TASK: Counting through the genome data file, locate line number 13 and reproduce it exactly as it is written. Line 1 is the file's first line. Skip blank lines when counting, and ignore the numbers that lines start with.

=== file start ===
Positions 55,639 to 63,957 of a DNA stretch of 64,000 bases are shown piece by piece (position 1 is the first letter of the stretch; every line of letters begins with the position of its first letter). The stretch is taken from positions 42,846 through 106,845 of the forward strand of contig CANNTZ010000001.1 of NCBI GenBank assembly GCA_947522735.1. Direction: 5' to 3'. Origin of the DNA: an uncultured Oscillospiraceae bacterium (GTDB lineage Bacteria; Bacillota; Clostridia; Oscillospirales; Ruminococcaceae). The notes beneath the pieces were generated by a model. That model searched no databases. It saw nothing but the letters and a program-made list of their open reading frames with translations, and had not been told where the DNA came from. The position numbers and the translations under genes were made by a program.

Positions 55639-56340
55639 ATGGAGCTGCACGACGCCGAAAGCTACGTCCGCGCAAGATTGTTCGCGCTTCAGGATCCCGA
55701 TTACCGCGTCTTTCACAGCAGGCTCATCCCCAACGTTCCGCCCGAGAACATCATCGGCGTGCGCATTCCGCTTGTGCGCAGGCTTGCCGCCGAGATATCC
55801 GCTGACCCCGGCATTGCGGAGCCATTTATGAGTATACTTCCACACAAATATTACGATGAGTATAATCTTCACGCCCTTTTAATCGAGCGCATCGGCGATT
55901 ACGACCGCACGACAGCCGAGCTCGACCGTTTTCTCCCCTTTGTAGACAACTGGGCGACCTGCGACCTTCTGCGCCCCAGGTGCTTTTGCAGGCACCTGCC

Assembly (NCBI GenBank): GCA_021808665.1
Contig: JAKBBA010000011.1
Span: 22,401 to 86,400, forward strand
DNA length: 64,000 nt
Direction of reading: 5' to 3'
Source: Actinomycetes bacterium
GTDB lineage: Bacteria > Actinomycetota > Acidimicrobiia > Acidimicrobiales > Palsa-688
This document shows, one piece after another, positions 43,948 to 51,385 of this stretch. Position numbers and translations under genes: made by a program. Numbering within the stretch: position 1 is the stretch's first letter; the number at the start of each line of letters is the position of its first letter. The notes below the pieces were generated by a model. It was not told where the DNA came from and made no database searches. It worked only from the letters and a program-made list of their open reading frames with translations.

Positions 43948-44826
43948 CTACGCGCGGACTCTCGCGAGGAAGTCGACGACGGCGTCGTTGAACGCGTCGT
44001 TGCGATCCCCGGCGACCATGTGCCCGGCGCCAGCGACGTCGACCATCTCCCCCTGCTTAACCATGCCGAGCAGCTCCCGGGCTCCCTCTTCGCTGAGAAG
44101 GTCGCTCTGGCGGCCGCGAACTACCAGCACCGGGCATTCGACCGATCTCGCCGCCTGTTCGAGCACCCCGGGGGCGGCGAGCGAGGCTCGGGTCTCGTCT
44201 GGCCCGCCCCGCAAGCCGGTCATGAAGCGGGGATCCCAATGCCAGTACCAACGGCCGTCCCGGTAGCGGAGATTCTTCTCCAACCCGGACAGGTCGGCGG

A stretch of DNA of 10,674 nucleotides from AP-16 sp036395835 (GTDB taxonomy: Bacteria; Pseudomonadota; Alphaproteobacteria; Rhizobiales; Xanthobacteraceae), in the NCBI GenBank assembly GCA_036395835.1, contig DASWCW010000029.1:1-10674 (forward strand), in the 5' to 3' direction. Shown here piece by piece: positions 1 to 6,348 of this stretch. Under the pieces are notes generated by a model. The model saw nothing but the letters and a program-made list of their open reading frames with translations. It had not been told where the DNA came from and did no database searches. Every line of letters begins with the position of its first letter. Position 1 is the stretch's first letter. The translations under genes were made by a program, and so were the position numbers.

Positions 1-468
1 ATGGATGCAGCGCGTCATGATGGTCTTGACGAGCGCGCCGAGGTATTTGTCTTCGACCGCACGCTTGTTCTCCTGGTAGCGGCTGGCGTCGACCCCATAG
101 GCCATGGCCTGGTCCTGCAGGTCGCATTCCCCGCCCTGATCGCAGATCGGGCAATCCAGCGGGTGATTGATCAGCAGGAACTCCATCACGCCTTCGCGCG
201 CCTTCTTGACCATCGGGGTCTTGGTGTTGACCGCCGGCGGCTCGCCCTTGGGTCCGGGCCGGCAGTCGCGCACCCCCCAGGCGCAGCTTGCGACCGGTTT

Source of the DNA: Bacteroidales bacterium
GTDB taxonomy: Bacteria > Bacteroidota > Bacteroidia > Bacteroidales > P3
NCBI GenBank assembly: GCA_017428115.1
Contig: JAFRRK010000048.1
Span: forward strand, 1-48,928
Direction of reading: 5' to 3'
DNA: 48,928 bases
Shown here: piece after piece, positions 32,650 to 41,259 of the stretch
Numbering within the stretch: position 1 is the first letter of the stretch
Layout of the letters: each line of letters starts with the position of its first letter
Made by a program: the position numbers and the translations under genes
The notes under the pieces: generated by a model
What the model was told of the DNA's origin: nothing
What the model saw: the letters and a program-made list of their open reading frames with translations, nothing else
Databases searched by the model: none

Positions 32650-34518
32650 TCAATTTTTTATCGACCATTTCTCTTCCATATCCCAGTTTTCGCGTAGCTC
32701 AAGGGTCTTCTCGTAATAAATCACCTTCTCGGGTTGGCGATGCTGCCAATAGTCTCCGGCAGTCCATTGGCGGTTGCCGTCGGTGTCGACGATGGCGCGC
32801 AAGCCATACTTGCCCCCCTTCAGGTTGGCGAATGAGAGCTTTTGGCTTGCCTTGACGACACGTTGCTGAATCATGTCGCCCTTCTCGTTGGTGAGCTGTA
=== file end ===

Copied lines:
GTDB lineage: Bacteria > Actinomycetota > Acidimicrobiia > Acidimicrobiales > Palsa-688